Review: The Anti-Shark Exhibit at the Australian Museum

Dr. Chris Pepin-Neff
5 min readDec 23, 2022

Never before have I seen a shark exhibit do so much damage to so many sharks in so casual a manner. The public is misinformed by this show, which is wrapped in pseudo-science from actual scientists. The flaws are many, but the fact is that the Australian Museum has put together one of the scariest exhibits on sharks in the past 20 years.

Let me start here: When I was leaving the exhibit, a mother who was walking behind me turned to her six-year-old and said, “If you are bitten by a shark, you want it to be a shark with no teeth.” This was her takeaway from the Australian Museum’s “Shark” exhibit, and that was my takeaway as well. More fear of sharks.

To be clear, I have my own biases to note as we begin the exhibit review. I conducted the world’s first PhD in the politics of shark “attacks,” gave a TED X talk on the myths around sharks (below), and wrote the book: “Flaws: Shark Bites and Emotional Public Policymaking” (Routledge, 2019). I have lectured on the need for better, clearer, and more scientific language to describe human-shark interactions. This is particularly important because about 40% of reported shark “attacks” have no injury at all. So many times, this language misrepresents the actual events.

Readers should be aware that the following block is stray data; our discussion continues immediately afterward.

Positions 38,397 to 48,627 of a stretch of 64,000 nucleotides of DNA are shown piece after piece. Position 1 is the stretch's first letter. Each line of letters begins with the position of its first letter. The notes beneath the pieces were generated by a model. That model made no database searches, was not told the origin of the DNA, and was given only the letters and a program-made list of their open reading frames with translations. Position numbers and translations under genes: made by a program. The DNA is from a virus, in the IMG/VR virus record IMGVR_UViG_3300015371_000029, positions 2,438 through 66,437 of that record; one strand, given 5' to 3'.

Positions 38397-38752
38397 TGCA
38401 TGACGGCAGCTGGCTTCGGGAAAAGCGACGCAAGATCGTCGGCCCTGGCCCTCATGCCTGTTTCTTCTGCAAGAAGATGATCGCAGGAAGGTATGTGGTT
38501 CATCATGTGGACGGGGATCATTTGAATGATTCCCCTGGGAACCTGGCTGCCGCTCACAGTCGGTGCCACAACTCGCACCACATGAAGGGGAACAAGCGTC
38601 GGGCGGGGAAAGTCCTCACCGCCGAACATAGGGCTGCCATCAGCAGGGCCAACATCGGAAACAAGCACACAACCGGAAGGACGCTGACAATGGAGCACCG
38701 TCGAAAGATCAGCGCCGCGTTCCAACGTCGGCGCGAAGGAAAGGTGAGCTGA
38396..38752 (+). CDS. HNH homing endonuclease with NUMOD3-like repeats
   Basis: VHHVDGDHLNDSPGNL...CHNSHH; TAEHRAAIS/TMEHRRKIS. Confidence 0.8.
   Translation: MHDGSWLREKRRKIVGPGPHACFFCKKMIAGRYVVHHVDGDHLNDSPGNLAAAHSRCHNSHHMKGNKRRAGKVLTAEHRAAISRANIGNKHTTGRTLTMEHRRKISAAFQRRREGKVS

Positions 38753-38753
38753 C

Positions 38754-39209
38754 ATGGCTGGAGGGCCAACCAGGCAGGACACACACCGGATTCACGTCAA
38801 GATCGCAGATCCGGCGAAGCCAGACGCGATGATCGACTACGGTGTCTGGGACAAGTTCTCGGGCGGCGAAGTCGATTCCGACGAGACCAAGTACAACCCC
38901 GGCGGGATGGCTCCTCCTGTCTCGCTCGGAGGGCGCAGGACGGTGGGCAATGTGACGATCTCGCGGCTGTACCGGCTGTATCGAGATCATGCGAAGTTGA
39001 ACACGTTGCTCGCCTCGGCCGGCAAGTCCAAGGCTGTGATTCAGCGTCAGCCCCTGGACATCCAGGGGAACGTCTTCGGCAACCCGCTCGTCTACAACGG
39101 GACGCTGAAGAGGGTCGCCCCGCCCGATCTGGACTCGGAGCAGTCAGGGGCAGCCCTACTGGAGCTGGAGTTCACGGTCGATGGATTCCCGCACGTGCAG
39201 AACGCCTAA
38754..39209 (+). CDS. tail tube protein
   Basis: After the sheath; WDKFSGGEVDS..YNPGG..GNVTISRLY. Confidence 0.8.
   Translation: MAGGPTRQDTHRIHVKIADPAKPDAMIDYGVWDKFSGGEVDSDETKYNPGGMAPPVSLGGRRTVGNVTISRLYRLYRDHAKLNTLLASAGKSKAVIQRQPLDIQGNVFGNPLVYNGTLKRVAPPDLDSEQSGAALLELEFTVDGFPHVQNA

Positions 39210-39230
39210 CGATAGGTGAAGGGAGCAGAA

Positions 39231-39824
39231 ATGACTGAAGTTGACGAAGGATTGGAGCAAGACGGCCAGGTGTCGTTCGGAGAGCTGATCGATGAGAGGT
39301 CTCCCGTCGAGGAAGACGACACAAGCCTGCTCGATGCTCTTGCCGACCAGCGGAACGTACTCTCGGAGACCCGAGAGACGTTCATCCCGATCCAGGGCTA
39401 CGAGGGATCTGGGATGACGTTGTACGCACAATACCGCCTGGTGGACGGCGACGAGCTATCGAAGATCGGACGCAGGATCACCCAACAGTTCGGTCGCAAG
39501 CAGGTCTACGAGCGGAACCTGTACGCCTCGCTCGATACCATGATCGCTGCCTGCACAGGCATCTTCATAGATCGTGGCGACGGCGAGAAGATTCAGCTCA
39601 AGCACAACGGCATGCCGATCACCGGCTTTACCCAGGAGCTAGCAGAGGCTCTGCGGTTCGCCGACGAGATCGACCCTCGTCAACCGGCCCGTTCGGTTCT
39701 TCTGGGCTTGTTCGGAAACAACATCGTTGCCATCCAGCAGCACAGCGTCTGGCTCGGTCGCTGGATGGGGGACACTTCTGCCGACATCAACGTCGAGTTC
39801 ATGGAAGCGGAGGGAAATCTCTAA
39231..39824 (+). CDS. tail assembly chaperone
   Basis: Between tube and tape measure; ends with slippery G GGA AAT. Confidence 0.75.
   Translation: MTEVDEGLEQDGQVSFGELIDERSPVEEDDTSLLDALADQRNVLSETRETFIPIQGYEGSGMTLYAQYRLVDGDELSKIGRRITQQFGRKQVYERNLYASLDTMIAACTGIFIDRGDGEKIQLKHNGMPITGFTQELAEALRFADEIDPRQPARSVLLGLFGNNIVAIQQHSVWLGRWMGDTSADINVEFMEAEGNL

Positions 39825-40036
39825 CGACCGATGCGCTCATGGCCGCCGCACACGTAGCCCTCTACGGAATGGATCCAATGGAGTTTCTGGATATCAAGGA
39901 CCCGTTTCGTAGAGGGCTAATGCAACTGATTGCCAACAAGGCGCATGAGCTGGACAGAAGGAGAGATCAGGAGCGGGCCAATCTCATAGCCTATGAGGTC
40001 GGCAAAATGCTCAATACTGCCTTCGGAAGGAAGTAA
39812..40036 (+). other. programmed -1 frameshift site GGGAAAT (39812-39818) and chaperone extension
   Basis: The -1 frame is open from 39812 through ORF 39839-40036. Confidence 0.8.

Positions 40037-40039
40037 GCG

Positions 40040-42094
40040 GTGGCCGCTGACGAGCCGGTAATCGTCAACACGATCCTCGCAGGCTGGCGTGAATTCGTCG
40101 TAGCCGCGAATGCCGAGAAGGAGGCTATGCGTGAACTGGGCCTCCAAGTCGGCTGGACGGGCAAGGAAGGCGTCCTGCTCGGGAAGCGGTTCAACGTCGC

I’ve also appeared on Shark Week on the Discovery Channel for their 2012 documentary “How Jaws Changed the World” (below) and wrote the authoritative study on the concept of the Jaws Effect in the Australian Journal of Political Science.

I say this not to brag but to establish that I did not receive any communication from the Australian Museum during its exhibit development or curation. This is important because, in my 16 years of educating the public about sharks, I have watched things get better each year until today when I…

Dr. Chris Pepin-Neff

Senior Lecturer in Public Policy, with a focus on LGBTQ politics, agenda setting, and policy advocacy. Pronouns (they/them). Opinions are mine.